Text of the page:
This past week I’ve had discussions with quite a few Microsoft developers on the following question: "If you had to divide up software developers into a handful of category-buckets, how would you do it?" Interestingly, I’ve heard virtually the same answer from almost every person at Microsoft. Most developers categorize software development at Microsoft into 5 buckets:
1. Systems Development – Designing and writing relatively low-level code, typically using C/C++ (called Win32 or "native" code). Other common skill requirements include assembly language, algorithms, MFC, device drivers, "raw" COM, and ATL COM. Systems Development positions often are in the Windows product groups and server product groups.
2. Application Development with .NET – Creating software programs intended for use by human beings using C# or VB.NET. Common skill requirements include Win Form design, ADO.NET (to connect to SQL databases), lightweight SQL (writing queries), socket programming, and multi-threading.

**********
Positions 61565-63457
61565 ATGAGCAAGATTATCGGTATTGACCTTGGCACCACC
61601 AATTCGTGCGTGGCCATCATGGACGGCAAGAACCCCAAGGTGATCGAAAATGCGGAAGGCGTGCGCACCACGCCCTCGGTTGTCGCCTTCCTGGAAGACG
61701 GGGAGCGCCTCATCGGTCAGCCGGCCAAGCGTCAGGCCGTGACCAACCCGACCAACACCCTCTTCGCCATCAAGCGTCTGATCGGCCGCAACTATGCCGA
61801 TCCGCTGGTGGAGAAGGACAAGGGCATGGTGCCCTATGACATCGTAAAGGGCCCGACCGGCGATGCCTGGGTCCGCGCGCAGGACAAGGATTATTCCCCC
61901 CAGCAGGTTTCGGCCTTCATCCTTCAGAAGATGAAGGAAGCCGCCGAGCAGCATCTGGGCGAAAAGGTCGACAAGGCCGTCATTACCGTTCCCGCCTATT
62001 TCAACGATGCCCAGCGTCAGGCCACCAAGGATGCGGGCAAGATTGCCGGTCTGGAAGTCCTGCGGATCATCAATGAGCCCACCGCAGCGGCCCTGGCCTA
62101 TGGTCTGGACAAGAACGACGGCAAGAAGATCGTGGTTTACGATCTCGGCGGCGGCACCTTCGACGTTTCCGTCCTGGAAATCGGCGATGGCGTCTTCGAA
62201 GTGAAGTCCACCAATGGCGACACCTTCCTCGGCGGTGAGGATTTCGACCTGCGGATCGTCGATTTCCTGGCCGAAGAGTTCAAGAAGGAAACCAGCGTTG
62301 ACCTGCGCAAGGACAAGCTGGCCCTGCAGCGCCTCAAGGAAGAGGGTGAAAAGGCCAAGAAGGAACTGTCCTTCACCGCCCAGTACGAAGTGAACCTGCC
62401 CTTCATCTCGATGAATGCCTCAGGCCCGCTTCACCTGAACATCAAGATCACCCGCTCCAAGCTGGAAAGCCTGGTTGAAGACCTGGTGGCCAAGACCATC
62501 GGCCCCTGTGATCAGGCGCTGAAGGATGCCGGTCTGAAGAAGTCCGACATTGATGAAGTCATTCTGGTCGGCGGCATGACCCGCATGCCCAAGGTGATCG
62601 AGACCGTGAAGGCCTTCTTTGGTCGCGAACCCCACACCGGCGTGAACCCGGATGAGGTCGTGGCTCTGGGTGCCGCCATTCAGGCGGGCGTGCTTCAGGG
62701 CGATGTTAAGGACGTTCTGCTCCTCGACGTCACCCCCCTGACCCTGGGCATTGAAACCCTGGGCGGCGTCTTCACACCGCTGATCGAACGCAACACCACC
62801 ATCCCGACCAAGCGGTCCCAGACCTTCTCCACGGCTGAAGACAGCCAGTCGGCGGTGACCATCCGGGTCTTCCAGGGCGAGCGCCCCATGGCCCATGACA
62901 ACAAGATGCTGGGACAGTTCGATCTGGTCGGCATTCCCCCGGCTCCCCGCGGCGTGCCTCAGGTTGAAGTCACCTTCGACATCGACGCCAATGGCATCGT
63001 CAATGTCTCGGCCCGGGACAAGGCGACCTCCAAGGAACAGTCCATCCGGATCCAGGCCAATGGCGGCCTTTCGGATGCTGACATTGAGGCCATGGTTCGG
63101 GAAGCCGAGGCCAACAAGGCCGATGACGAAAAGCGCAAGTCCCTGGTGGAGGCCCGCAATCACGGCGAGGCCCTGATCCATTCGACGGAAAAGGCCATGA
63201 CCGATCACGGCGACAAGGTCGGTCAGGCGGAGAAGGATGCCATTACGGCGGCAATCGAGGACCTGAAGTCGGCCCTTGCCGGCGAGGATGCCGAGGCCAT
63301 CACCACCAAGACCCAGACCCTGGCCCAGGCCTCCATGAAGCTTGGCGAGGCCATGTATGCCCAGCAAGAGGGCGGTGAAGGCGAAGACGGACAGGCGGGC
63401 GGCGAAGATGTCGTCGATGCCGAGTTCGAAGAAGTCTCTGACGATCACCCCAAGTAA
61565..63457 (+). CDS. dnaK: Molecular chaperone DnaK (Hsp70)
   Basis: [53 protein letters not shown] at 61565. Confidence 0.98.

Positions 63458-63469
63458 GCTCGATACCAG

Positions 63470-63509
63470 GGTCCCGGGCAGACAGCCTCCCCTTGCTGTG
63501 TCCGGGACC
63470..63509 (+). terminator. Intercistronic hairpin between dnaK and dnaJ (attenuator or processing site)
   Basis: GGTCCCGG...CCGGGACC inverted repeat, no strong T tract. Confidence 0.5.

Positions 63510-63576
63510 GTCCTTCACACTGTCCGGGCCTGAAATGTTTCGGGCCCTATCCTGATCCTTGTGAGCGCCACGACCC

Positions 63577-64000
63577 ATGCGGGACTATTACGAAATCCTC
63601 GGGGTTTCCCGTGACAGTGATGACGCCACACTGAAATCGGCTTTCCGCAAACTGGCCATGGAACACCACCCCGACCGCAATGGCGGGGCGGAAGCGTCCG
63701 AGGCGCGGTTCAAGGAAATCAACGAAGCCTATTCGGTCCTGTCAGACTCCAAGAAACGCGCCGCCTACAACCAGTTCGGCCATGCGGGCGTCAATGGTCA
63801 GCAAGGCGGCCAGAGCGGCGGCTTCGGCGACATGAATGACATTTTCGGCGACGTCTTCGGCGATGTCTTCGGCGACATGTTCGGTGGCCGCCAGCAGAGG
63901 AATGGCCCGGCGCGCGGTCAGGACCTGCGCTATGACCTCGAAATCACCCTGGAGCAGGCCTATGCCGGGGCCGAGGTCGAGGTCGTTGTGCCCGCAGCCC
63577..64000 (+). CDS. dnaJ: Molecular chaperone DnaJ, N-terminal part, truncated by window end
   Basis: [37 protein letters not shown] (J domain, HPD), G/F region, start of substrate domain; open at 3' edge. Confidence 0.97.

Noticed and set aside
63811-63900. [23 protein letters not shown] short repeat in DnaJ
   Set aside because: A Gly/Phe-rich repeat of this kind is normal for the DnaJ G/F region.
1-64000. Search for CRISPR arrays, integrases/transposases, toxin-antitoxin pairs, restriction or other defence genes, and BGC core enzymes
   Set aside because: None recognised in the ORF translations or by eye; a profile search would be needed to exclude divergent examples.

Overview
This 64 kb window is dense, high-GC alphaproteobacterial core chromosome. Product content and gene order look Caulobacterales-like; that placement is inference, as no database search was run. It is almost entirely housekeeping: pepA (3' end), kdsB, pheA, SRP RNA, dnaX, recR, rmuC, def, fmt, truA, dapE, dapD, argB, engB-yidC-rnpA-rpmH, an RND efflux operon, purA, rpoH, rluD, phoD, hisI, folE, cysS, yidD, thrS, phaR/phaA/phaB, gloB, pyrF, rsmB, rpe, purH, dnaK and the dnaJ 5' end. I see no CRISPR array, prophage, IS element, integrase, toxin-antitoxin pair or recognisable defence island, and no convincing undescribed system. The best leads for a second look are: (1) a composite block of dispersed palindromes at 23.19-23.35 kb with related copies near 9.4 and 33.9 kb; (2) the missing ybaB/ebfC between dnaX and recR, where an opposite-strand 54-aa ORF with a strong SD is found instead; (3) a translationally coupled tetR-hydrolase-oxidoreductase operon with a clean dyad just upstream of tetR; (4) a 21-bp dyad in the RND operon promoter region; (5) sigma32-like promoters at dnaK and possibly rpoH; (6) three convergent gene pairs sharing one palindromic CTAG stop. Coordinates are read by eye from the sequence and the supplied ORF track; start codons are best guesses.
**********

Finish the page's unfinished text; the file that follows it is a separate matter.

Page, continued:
4. SQL Design and Development – Specialized SQL skills. Except for the SQL Server product itself, SQL is never a standalone product. But at Microsoft some products have positions where the emphasis is on SQL databases and code. Skill requirements include expert-level knowledge of: joins, triggers, stored procedures, and indexes.
5. Other – Everything else. Of course this is a huge category in terms of job descriptions, but the first four buckets I’ve listed capture the majority of job positions. Examples of "Other" include non-ASP.NET Web development (using classic ASP and VBScript), and hybrid native (Win32 = C++) and managed (.NET = C#) code development.